And then when she volunteers for her younger sister Prim, who has her name selected the very first year she has entered, she meets Peeta Mellark, the boy who saved her from starvation all of those years ago, and as the trip continues into the arena where they are supposed to fight to the death, she discovers that he has felt something for her all along.

Genuinely, I really liked this book. I read it several times. And then I went to watch the movie with my little sister, on my birthday, because it had come out only three days before, and I absolutely loved it. Many people said they didn’t think the movie adaptation did the justice but I thought it was done well. The characters were casted well, because each character seemed to have a similarity to what I had pictured them looking like in my head while reading the book. So, I would say I recommend the film just as much as I recommend the book. (But obviously, the book is better.)

Read the book first, if you want my opinion on this one. I would definitely recommend them both, though. But it is better to see what the characters and the world look like in your own head before seeing what someone else thought they looked like.

Happy reading!




More Books and More Book Reviews! And Some Uni Stuff.

Hey, book lovers.

You will notice, if you look on my blog, that for now I only have three reviews on my page. This is because I am trying my hardest to juggle University life (so, assessments mostly, and seeing and spending time with friends and often visiting family), my own writing, including the book I have finished and have edited and so am trying to get published by contacting agents about it, as well as the one I am about half way through writing as of now. I started this blog a little while before  assessment week, which was, admittedly, a very bad idea.

But assessment week, for my last lot, is finished. In fact, I could tell you that I’m really very happy with these assessments. There were four modules, Writers Reading, which is where you had to write a piece that links to your reading in some way, this was my favourite one, there was Writing Practices which required a fully finished and completed short story with all of the normal conventions included, Composition 1, for this piece you could literally write anything creative, an essay, a short story, an extract of a novel/novel idea, a script. And then Creative Writing Theory and Practices meant you had to discuss or include the theory behind writing in some way, so I generally made references to Freud and the human behaviour through this piece. This piece actually turned out to be my best grade, even though I hadn’t really workshopped it and therefore my lecturer hadn’t seen it before. In Writers Reading I got 13 out of 16 marks, so a B+. I was really, really happy with this grade. For this piece I basically did a short story adaptation of a novel called The Book Thief by Markus Zusak about the world of a little girl called Liesel Meminger, a girl in Germany experiencing the second world war as it happens. For Writing Practices I wrote a Dystopian fiction short story about a female-led world with a dramatic ending and a very brutal kind of world. I got a C on this piece, 9 out of 16 marks, and have recently entered this story into the Bristol Prize Short Story competition for 2014, so I’m hoping they like it. For Composition 1, I also wrote a short story, one about a young man called Edward who meets a young woman after his Aunt’s funeral and falls in love with her. I also got a C on this piece. And for Creative Writing Theory and Practices, I wrote the first chapter of a novel idea about a girl who discovers that her parents have lied to her about who she really is when she recieves a letter from her birth mother. This grade was the one that surprised me the most. I got an A- ! I quite literally gasped when I saw it. I was in the classroom, with the rest of the group and when I recieved my work back, I looked through the front sheet (yes, through it, I was worried), and gasped so loud that they all stared at me like I was an idiot.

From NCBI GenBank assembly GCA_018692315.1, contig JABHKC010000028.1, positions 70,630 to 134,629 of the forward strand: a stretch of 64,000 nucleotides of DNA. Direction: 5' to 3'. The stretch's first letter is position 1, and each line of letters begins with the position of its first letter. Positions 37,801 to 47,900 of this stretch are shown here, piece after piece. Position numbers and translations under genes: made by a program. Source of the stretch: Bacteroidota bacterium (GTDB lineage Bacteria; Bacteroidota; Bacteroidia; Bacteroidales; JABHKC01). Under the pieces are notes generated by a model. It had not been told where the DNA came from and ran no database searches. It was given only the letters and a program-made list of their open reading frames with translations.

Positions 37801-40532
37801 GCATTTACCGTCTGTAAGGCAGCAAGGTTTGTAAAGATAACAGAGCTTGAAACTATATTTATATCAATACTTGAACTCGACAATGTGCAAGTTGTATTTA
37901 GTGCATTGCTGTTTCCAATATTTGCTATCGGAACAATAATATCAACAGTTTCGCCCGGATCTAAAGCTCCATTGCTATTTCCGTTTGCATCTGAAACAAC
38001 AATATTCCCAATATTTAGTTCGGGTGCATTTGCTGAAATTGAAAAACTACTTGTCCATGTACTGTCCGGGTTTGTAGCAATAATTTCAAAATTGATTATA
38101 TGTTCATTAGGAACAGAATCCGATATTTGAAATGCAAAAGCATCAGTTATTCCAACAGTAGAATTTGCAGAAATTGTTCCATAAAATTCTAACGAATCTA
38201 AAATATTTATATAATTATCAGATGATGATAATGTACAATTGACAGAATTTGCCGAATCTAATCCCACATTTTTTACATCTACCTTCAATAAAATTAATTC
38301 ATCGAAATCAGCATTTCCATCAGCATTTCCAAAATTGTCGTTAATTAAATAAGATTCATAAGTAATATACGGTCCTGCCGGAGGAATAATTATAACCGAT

So yeah, back to books. Because of University, I have an Aspire card where I can spend £300 in the University bookshop, so I went out today and bought four new books. I buy books a lot, so I will have a lot of books to review as I go through the three years I’m here, and beyond, of course!

I’m a writer, and I just counted all of the books on my shelf. 68! I thought I would share some of the books that I will soon be reviewing for you! So here you go!

1. The Book Thief by Markus Zusak
2. Looking for Alaska by John Green
3. An Abundance of Katherines by John Green
4. Will Grayson, Will Grayson by John Green
5. Knife Edge by Malorie Blackman (Sequel to Noughts and Crosses)
6. Checkmate by Malorie Blackman (Sequel to Knife Edge)
7. Double Cross by Malorie Blackman (Sequel to Checkmate)
8. Sister, Missing by Sophie McKenzie (Sequel to Girl, Missing)
9. Missing Me by Sophie McKenzie (Sequel to Sister, Missing)
10. Falling Fast by Sophie McKenzie
11. The Setup by Sophie McKenzie
12. Blood Ties by Sophie McKenzie
13. Blood Ransom by Sophie McKenzie (Sequel to Blood Ties)
14. Close My Eyes by Sophie McKenzie
15. Split Second by Sophie McKenzie
16. Viking Gold by V. Campbell
17. One Day by David Nicholls
18. Mockingbird by Kathryn Erskine
19. Thirteen Reasons Why by Jay Asher
20. Is It Just Me? by Miranda Hart
21. Shift by Em Bailey
22. The Hunger Games by Suzanne Collins
23. Catching Fire by Suzanne Collins (Sequel to Suzanne Collins)
24. Mockingjay by Suzanne Collins (Sequel to Catching Fire)
25. The Perks of Being A Wallflower by Stephen Chbosky
26. The Life of Pi by Yann Martel
27. Ashes by Ilsa J.Bick
28. The Wind Through The Keyhole by Stephen King
29. Jane Eyre by Charlotte Bronte
30. Rebecca by Daphne Du Maurier